4. You may be leaking snapshots.
- If you have a bug in your code that takes too many snapshots, or if you don’t go back and delete old snapshots, then you could hit your AWS limit for number of snapshots. You will then be unable to take additional snapshots, possibly affecting other parts of your system.
5. Snapshotting a volume degrades the performance of the EBS volume.
- While taking a snapshot, the EBS volume suffers from a performance penalty. You now need to know when a good time is to take the snapshot. There is additional instrumentation needed to record and visualize this data. You now have to look at each of your volumes and determine the ‘best possible time to snapshot’. How does this scale? How do you automate this for hundreds of volumes?
6. And so on…
We Can Do Better
I joined Stackdriver because I’m passionate about making operations smarter in the cloud. At Acquia I designed and deployed a monitoring/instrumentation solution that scaled horizontally as capacity was added to the PaaS offering. I was also part of an operations team which went from managing 300 to 3000 servers in just over a year.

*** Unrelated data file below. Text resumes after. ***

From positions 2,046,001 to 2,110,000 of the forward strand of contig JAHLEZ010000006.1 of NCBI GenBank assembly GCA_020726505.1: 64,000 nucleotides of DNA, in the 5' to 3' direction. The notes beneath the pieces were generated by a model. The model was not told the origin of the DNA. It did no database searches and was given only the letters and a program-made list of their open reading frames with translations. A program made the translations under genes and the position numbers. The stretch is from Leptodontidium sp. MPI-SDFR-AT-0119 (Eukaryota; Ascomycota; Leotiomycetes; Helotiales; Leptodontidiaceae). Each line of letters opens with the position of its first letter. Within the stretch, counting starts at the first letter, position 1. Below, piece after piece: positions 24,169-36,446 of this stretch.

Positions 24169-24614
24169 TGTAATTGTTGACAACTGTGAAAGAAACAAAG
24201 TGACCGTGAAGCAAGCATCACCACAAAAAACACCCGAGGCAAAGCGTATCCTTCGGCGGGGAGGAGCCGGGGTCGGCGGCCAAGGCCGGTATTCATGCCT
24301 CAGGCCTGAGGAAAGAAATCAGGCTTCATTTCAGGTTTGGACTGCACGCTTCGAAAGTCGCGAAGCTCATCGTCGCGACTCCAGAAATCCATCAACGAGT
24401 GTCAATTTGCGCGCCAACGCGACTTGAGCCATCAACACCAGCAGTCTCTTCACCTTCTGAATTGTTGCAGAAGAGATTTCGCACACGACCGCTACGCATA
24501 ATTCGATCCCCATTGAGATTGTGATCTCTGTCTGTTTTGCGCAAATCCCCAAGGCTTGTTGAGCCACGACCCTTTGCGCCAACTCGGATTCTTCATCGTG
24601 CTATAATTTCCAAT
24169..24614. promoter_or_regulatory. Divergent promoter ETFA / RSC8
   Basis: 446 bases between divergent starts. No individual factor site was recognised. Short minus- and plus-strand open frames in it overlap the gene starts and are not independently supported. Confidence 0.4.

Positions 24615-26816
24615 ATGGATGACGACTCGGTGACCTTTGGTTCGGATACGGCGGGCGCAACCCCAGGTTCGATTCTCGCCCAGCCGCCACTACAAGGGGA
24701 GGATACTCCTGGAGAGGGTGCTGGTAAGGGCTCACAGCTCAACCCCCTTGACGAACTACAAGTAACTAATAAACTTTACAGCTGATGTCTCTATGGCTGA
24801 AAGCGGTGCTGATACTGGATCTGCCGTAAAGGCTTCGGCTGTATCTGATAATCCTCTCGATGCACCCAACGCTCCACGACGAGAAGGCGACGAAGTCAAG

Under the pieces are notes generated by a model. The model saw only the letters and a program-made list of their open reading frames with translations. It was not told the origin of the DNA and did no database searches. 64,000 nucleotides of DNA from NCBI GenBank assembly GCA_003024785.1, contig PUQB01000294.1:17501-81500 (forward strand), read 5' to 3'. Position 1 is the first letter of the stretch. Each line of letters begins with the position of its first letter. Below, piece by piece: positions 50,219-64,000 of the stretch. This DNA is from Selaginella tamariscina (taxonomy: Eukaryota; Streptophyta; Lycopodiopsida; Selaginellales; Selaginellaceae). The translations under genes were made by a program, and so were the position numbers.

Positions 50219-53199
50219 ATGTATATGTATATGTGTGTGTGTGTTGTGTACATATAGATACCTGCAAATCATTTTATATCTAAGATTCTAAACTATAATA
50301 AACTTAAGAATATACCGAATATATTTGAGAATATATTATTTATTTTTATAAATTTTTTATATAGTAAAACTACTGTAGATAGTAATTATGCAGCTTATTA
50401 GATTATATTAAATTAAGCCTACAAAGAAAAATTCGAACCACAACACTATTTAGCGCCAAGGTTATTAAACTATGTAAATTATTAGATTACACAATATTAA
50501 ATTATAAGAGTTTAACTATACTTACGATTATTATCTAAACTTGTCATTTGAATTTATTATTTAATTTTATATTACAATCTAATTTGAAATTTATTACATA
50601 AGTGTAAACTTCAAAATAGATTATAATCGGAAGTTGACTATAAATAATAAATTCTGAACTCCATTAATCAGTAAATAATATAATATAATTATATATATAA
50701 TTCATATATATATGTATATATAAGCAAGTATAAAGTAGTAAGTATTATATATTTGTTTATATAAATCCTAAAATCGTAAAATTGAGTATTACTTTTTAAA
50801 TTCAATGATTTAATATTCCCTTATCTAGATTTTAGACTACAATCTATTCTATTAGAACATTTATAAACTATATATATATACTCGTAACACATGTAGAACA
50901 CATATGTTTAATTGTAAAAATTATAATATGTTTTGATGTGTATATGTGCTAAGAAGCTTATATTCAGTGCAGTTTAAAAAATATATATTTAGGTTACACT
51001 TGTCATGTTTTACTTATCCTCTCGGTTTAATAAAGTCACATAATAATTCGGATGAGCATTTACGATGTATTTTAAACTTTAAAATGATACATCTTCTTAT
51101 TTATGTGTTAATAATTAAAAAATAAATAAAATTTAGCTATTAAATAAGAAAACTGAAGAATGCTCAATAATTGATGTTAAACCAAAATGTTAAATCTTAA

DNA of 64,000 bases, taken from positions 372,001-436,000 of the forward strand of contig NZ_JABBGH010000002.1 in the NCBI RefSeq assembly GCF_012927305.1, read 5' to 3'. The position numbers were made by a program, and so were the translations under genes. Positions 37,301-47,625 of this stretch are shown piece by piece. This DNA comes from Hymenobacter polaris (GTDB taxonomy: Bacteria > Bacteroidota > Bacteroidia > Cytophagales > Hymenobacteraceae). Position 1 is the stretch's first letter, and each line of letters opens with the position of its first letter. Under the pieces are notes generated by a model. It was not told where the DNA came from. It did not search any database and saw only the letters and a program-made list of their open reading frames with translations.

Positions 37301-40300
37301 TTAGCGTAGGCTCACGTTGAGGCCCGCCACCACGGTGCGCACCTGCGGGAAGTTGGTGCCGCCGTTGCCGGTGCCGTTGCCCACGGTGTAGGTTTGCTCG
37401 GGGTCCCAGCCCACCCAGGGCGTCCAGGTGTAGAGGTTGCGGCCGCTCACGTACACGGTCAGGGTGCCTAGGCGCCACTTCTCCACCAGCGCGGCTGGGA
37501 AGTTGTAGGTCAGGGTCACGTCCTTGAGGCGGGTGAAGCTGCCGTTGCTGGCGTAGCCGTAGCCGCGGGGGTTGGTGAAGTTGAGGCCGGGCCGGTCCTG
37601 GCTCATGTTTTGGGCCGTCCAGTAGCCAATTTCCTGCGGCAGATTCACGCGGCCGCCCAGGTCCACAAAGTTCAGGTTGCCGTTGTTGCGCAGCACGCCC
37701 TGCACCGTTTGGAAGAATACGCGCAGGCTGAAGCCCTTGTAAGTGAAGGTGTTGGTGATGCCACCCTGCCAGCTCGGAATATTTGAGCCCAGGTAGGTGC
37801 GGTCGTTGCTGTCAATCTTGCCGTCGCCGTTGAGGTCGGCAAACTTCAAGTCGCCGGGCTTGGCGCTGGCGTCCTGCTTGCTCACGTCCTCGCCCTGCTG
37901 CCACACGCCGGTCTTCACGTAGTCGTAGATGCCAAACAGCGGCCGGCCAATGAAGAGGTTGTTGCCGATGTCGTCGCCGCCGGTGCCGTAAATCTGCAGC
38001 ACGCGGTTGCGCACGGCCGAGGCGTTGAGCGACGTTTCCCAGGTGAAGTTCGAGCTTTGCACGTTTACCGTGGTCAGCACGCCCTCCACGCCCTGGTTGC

Taking a step back from the action I realized that there is so much data and automation that the AWS API allows for, but no way to compile, visualize, and make it actionable. There are so many best practices to follow, but no tool that can just TELL you what you are doing wrong. The same holds true with auditing. When do you find out you’re leaking snapshots? When your stack trace contains the words “snapshot limit exceeded”. (“!@#$ – Theres a snapshot limit?!”)
I’m excited to work with an awesome team on a product that I’ve really wanted since I started working in the cloud. Between the team and the customers I know that my cloud experience will be taken to the next level. Looking forward to making a difference with building and operating in the cloud.